- The Washington Times - Tuesday, February 19, 2013


Nobody does tough-talking better than a Republican senator. It’s not easy talking tough, and the follow-through can be even harder.

Last week, John McCain of Arizona and Lindsey Graham of South Carolina roasted and toasted Chuck Hagel, as if the republic would be in deadly peril if he were confirmed as secretary of defense. This week, they’re assuring the White House that, well, they were just kidding. (“Can’t you guys take a joke?”)

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Mr. McCain, a key Republican wise man on defense issues, insists he still thinks Mr. Hagel is not qualified to be the main man of the U.S. military, “but I don’t believe that we should hold up his nomination any further, because I think [we’ve had] a reasonable amount of time to have questions answered.”

Right on cue, Mr. Graham, who describes Mr. Hagel as not only “unqualified,” but “radical,” said he had at last received a letter from Mr. Hagel in response to the questions he asked during the confirmation hearings, and he’ll take Mr. Hagel’s word that he didn’t mean all that nice stuff he said about Iran and the nasty stuff he said about the Iraq war, the Jews and Israel.

Senators are tigers about process, less concerned about content. Standing tall when, all about him, fairies and elves are losing their heads, makes a senator’s chin whiskers ache and his teeth itch. The Constitution assigns to the Senate the unique duty to “advise and consent,” but it’s a lot easier in Gasbag City to “advise and submit.” The idea behind “advise and consent” was that sometimes a president’s nominee would be so dreadful that consent must be withheld to nudge a president to reconsider his sin and repent with another nominee.

To listen to the Hagel hearing, you would have thought that both Mr. McCain and Mr. Graham were sure this was one of those occasions — and that the reasons were so important and so obvious that every weapon at hand, including the filibuster, must be employed to keep “one of the most unqualified, radical choices for secretary of defense in a long time” as far from the Pentagon as possible.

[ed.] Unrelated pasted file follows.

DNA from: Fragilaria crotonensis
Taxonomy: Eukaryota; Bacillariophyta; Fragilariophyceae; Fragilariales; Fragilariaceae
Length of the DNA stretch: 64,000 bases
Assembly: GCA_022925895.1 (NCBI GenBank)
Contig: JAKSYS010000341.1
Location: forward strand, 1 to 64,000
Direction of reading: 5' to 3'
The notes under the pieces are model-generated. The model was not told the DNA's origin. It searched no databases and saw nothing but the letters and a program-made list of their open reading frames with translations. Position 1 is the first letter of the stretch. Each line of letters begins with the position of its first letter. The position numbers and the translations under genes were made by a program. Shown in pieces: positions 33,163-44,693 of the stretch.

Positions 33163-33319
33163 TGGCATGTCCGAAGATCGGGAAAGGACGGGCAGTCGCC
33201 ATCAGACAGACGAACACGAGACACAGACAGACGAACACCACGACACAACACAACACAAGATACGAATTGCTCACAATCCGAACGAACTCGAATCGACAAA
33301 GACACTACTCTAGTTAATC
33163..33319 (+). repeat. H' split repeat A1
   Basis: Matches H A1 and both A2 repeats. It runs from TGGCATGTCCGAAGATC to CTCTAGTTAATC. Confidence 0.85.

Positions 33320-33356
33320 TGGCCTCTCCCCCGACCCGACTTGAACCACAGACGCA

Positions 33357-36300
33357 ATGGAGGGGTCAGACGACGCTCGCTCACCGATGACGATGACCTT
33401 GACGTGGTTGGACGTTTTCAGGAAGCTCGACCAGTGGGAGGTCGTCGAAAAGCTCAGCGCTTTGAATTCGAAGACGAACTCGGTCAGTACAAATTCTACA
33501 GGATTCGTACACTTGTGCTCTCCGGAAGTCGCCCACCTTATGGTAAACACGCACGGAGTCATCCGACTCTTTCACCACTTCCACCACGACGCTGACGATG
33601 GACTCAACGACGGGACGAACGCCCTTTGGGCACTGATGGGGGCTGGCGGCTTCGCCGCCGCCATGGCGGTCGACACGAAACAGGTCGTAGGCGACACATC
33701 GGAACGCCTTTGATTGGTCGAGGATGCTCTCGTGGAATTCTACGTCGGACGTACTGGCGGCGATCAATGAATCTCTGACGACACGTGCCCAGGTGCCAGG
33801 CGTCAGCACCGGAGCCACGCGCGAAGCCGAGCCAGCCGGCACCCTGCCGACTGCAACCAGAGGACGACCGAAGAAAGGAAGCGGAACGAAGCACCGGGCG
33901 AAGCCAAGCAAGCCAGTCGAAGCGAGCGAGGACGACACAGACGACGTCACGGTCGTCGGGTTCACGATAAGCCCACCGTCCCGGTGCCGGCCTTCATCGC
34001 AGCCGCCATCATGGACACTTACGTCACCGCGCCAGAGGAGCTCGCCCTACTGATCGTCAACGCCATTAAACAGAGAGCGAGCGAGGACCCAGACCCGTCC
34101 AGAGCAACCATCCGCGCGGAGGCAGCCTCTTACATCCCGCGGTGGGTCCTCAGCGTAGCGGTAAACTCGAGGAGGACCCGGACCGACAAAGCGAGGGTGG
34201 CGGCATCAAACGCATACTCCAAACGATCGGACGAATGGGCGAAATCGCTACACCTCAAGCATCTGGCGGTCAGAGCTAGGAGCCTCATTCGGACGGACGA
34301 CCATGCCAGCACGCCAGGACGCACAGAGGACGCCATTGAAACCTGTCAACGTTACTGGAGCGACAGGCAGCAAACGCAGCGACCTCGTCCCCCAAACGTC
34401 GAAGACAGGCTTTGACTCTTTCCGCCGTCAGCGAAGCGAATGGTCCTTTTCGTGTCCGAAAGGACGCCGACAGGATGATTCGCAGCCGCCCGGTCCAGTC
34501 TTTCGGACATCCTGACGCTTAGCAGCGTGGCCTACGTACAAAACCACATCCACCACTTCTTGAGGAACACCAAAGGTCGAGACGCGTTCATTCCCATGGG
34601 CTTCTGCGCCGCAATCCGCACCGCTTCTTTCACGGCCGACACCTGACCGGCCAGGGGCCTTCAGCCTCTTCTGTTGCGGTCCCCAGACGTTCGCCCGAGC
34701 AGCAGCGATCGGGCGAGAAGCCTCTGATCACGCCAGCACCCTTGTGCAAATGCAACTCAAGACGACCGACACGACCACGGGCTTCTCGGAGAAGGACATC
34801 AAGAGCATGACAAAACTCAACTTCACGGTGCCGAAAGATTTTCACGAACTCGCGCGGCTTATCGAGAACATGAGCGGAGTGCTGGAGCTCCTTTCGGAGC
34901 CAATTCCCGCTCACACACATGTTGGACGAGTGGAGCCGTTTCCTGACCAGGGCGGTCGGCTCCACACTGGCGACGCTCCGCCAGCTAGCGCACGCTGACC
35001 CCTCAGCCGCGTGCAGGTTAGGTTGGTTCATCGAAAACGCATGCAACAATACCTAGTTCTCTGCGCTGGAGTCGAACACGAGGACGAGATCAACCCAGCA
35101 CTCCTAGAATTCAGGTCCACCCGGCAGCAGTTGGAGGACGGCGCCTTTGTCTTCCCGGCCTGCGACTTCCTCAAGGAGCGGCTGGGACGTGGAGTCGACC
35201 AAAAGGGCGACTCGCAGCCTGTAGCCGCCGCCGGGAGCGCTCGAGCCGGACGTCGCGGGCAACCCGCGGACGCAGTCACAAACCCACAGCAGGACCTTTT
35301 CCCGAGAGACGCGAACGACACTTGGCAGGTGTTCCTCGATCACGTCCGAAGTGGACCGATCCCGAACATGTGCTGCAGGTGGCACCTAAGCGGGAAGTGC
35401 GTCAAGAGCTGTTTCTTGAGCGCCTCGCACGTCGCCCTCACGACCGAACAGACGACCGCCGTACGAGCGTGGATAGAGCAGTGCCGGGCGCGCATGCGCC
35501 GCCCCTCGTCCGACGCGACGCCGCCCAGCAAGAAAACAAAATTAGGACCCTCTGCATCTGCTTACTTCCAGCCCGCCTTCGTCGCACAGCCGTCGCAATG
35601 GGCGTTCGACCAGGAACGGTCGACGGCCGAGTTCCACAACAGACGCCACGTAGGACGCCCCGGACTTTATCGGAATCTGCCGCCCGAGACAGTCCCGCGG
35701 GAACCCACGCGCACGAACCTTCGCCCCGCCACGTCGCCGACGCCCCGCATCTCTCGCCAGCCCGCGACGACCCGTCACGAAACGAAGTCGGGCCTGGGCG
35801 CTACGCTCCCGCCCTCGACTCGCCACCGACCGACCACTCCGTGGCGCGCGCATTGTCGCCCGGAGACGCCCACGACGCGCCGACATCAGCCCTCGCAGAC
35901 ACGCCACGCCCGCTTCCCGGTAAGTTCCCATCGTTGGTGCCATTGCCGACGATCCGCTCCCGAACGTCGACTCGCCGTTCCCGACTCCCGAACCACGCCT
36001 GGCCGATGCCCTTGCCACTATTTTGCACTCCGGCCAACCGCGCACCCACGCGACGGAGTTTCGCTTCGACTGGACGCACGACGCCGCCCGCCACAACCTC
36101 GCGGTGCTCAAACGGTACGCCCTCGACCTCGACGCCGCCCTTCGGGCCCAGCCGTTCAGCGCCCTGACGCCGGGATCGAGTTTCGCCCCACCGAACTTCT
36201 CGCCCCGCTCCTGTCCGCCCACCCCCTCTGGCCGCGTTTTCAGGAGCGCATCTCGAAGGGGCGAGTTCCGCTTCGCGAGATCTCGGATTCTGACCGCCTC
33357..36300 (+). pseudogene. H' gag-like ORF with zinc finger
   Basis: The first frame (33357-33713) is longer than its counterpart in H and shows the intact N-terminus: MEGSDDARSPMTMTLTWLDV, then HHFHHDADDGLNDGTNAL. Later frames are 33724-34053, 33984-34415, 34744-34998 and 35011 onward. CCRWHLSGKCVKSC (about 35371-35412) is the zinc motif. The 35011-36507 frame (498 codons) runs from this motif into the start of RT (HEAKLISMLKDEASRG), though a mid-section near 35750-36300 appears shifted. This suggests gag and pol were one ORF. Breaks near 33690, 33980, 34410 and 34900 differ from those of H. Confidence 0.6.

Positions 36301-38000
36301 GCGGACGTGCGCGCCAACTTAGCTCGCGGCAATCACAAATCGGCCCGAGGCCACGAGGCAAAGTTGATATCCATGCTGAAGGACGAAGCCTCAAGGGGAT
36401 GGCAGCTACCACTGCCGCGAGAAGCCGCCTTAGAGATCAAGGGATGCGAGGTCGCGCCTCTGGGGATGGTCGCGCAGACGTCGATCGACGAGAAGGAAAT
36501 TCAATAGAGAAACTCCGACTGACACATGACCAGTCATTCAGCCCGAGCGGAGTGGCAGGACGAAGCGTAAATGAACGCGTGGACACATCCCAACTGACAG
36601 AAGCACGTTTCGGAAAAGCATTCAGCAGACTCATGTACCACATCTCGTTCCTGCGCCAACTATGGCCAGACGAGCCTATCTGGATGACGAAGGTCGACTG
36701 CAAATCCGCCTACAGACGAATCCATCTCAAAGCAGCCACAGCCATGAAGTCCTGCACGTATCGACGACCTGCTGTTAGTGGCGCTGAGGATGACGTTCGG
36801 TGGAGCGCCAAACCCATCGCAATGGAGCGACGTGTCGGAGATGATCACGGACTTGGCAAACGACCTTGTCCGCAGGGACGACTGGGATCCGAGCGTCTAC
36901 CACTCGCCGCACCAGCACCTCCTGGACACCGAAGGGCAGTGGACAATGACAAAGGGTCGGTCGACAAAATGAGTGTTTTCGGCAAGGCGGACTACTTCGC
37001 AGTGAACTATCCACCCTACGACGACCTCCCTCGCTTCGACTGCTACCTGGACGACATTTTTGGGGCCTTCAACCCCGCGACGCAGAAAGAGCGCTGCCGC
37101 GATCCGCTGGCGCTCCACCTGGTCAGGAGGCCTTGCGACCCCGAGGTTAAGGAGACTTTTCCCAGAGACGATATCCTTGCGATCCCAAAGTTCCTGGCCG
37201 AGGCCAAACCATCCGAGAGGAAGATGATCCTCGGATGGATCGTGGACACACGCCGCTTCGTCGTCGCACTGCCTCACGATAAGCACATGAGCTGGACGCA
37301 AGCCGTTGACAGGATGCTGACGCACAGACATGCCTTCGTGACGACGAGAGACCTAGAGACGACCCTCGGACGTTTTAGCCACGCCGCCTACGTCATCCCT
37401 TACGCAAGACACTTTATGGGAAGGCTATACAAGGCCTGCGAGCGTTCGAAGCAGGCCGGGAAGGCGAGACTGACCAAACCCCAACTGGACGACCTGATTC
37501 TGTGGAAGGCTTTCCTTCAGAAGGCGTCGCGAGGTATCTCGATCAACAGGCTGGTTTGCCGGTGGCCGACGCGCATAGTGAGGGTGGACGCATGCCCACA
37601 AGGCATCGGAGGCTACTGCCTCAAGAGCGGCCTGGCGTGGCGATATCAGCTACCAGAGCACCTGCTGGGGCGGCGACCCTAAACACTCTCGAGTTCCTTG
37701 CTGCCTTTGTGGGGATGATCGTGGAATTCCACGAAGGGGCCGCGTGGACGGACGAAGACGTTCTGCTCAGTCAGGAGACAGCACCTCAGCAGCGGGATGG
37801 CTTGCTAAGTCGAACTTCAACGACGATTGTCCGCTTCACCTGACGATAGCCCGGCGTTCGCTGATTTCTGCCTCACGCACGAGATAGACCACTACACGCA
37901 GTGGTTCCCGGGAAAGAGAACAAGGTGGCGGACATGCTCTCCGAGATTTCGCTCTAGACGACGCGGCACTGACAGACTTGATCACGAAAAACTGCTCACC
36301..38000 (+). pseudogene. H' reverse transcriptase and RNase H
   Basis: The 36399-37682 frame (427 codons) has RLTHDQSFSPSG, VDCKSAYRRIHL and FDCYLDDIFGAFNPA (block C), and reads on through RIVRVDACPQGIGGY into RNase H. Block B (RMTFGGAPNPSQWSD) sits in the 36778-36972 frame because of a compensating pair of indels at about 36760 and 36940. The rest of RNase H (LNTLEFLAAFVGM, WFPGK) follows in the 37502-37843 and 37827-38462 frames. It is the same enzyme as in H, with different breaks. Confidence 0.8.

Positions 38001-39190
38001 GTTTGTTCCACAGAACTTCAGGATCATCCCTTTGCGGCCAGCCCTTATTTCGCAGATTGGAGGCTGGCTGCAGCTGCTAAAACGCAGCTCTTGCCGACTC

Maybe these worthies were just blowing smoke at the president and his choice. Maybe it was partisan scorn at a rogue and turncoat. Maybe they just didn’t like the cut of his jib. But if they really, really think Mr. Hagel is not qualified to serve, then withholding consent, even if the withholding requires parliamentary tricks and schemes, is a bounden duty.

Just why the president wants the rambling, bumbling, stumbling Mr. Hagel as his secretary of defense is a puzzle. He already has Joe Biden for comic relief. Unless it’s true, as many in Washington believe it is, that the president is determined to substitute squish for strength and Mr. Hagel shares his dream of dismantling the nation’s defenses and trusting the nation’s defense to international organizations like the United Nations. Who needs the Army, the Navy and the Marines when U.N. peacekeepers from both Upper and Lower Slobbovia could be called in to man the ramparts?

The military chiefs are doing their part, sounding the usual threats to close the orphanage and throw the kids into the cold, rainy streets unless they get the money they want. There’s enough unsequestered money for the Navy to pay a $2 billion bonus to run its ships on biofuels, instead of conventional fuel, and for the Army to continue funding a $28 billion “battlefield intelligence processor,” but not enough to send the new carrier Harry S. Truman to sea. The president thinks decisions like these will be right up Chuck Hagel’s street.

The Republican senators who sounded so fit to fight only a week ago may think they’re standing on principle and process now, but to the rest of us it looks like the same old Washington game of endless palaver and expensive pretense. Why did these guys make such a big deal of something they knew they wouldn’t get genuinely excited about in the end?

Mr. McCain and Mr. Graham should now lead a chorus of that old English folk song about the Duke of York, who sounds a lot like a Republican senator: “Oh, the grand old Duke of York, he had 10,000 men; He marched them up to the top of the hill, and he marched them down again.”

Wesley Pruden is editor emeritus of The Washington Times.

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